Restricting the use of WhatsApp is fine, but there must be a viable alternative provided

The pager buzzes in my pocket. It’s lucky I noticed because the battery is nearly dead and the screen display only just visible through the sticky tape holding it together. Next starts the hunt for a phone. I’m walking down an empty corridor on my way to speak to a patient’s family so I pop into the nearest ward only to find all three phones in use. The bleep goes again. I walk in the opposite direction back up the corridor and lean over a reception desk to borrow the first free phone I can find. I call the number displayed on the pager’s screen—engaged. My bleep goes again as the same number flashes up. I call again and this time it is answered.

“Hi, this is Matt one of the ICU consultants” I say.

Silence.

“Um, ok. How can I help you?” says the perplexed voice on the other side.

“Someone paged me.”

“Oh, I’m not sure who that was, hold on . . .”

I hear a sound of the receiver being bumped around on the desk as a conversation between doctors is audible in the background.

“ANYONE PAGED ICU!?” shouts a voice.

“YES! It was me, give me a minute I’m just dealing with a patient” I hear.

A few minutes pass.

“Hi Matt, the family of bed 3 have arrived. They said they were due to speak to you five minutes ago.”

“I’m on my way . . .” I say.

I retrace my steps along the corridor to speak to that same family that I was originally walking towards five minutes ago.

In my pocket, I have a device one million times more powerful than the computers that delivered the Apollo moon landing. On this device is a piece of software with encryption that the CIA are unable to crack—WhatsApp. A recent paper has shown that over one third of doctors have used mobile software to share confidential clinical information. A simple question about the use of WhatsApp in the NHS posed on Twitter by our very own David Oliver spawned over 500 replies within twelve hours such is the gap in a service that allows quality, confidential transfer of information within a healthcare setting.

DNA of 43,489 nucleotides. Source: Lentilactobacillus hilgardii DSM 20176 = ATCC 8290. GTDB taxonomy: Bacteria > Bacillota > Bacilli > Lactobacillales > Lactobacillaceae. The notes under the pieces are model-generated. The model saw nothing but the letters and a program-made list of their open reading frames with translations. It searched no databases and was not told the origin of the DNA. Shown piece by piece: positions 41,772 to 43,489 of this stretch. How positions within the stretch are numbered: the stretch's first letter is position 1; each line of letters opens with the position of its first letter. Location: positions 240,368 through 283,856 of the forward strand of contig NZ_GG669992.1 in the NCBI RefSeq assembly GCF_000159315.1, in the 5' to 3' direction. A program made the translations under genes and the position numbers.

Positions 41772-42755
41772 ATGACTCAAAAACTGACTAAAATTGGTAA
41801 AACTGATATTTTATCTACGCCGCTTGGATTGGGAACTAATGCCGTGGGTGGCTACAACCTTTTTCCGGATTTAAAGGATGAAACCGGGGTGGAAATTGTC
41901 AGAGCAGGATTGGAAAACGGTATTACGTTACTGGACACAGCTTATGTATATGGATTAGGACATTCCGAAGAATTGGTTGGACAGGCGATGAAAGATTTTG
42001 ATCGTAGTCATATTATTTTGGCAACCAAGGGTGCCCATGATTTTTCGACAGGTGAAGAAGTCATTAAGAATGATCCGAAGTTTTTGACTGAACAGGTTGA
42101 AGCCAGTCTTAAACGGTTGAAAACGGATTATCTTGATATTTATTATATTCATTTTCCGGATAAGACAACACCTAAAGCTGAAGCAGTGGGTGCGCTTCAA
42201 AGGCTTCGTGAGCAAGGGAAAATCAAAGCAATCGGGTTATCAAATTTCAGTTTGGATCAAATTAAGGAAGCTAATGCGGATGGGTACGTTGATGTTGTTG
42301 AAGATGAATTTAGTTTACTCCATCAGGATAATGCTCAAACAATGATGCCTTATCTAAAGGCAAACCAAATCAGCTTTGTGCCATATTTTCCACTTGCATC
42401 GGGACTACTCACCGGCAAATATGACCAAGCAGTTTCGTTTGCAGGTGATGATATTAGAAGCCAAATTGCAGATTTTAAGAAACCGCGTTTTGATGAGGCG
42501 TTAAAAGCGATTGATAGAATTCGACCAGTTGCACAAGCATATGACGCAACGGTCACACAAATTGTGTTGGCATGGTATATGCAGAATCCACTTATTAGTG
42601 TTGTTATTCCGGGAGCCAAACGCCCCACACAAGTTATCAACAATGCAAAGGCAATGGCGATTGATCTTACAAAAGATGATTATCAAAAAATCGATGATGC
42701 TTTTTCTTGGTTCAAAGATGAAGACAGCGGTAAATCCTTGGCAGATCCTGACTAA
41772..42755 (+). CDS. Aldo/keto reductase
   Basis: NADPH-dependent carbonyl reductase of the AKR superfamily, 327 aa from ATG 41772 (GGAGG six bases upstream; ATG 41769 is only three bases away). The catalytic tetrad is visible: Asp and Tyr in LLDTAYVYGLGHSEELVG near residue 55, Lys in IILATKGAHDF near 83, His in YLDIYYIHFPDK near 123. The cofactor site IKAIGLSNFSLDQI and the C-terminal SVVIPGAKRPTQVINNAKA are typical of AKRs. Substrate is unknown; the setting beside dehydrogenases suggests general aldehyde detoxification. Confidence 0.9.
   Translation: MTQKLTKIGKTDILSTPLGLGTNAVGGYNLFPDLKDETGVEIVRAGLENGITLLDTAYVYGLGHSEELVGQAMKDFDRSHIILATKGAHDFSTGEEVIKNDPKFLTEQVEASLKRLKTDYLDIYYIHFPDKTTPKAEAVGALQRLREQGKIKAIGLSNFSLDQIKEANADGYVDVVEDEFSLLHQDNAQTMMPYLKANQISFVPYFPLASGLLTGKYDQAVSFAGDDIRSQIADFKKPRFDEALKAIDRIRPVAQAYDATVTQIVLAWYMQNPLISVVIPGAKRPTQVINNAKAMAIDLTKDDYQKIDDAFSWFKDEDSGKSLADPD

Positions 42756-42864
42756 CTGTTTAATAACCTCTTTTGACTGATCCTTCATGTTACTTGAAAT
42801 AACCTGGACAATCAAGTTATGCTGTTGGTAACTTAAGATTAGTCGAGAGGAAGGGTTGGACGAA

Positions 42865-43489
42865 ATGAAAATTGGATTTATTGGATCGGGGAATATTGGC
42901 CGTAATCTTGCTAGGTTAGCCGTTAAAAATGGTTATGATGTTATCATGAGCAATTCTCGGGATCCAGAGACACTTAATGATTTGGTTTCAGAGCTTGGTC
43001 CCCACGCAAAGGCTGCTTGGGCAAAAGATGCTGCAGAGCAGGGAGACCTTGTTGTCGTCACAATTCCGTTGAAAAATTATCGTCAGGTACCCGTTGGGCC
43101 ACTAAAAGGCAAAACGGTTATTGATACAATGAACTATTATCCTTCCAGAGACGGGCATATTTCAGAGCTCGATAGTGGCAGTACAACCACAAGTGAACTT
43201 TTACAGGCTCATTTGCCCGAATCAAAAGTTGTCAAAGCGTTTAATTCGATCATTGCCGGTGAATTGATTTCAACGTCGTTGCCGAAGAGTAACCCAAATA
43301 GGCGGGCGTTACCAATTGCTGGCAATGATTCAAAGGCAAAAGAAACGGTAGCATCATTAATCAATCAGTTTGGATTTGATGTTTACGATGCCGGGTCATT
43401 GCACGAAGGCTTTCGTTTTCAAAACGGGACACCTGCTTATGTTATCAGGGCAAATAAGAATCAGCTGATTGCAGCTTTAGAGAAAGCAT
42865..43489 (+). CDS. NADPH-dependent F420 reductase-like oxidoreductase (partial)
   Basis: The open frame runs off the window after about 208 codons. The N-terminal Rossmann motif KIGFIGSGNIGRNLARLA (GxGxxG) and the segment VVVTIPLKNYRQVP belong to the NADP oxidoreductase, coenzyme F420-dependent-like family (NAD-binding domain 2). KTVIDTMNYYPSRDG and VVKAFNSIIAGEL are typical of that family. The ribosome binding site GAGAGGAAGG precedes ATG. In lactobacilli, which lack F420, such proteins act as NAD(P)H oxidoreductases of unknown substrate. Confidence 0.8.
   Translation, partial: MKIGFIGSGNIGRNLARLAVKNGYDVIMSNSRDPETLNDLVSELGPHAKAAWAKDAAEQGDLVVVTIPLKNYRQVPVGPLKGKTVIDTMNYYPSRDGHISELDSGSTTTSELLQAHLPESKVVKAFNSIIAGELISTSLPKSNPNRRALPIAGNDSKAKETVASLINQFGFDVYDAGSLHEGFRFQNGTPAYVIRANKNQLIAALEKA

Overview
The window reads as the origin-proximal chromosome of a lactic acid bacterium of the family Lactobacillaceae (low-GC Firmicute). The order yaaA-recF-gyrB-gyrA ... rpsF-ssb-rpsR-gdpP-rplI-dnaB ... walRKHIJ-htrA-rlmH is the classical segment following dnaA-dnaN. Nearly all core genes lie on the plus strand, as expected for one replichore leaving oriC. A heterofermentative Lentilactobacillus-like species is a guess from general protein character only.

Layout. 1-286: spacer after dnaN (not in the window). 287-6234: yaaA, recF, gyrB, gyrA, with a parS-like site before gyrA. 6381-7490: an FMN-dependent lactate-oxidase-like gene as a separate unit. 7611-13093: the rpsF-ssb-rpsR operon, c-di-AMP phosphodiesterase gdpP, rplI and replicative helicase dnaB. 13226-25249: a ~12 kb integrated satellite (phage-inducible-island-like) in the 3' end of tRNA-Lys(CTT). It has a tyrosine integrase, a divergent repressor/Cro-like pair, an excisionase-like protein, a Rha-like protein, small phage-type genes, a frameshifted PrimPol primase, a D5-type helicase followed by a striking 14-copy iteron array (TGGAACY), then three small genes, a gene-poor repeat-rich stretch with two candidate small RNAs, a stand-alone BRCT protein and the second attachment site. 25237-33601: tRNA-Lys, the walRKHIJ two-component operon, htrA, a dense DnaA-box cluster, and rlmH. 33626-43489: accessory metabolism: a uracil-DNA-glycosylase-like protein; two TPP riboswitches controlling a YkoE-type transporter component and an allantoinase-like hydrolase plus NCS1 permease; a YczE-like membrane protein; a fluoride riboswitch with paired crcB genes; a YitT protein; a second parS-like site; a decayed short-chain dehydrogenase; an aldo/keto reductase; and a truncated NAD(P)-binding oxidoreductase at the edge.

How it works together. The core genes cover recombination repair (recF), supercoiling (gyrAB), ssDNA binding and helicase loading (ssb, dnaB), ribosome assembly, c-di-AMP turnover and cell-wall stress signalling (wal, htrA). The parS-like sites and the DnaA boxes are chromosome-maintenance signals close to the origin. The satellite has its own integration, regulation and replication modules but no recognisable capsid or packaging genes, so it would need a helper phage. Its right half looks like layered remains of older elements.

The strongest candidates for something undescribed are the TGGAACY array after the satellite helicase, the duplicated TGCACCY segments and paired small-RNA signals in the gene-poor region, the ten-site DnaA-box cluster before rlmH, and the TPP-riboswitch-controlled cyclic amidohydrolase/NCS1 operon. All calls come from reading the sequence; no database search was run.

There are huge incremental benefits to using current technological solutions including WhatsApp and other commercial platforms. They all also bring important risks. Although end-to-end encryption allows message content to remain secure in transit, unlocked devices may still allow information leak. This is a risk equally present using the current ratified means. My NHS email is similarly secure in transit, but not if I leave my computer turned-on when I go to the toilet. In fact, the commonly used security method of writing hospital username and passwords underneath a keyboard can hardly compare with fingerprint access to my iPhone. All communication means have risks, and must be matched to benefits and viable alternatives.

The advice from the NHS is clear. Do not use WhatsApp to transfer confidential information. However, there seems to be a growing tension between patient safety and patient confidentiality. The doctors who use WhatsApp do so to improve communication and deliver better healthcare. In my day job, I use fax machines, Windows 98, 1980s pagers, and landlines. As I cross the hospital exit, I use mobile data, WhatsApp, secure banking apps, and iPads. It is right and proper for the NHS to recognise the risks in these technologies, but they also need to recognise the risks of sticking with the status quo. Restricting their use is fine but there must be a viable alternative provided. Until then people will continue to use fax machines on open wards, paper lists that fall out of the pocket, and conversations in corridors that can be readily overheard. These come with similar if not greater risks. It would be useful to embrace incremental benefits whilst working towards perfection.

Matt Morgan, Honorary Senior Research Fellow at Cardiff University, Consultant in Intensive Care Medicine and Head of Research and Development at University Hospital of Wales, and an editor of BMJ OnExamination. He is on twitter: @Matrix_Mania

from Matt Morgan – The BMJ http://ift.tt/2icDNPp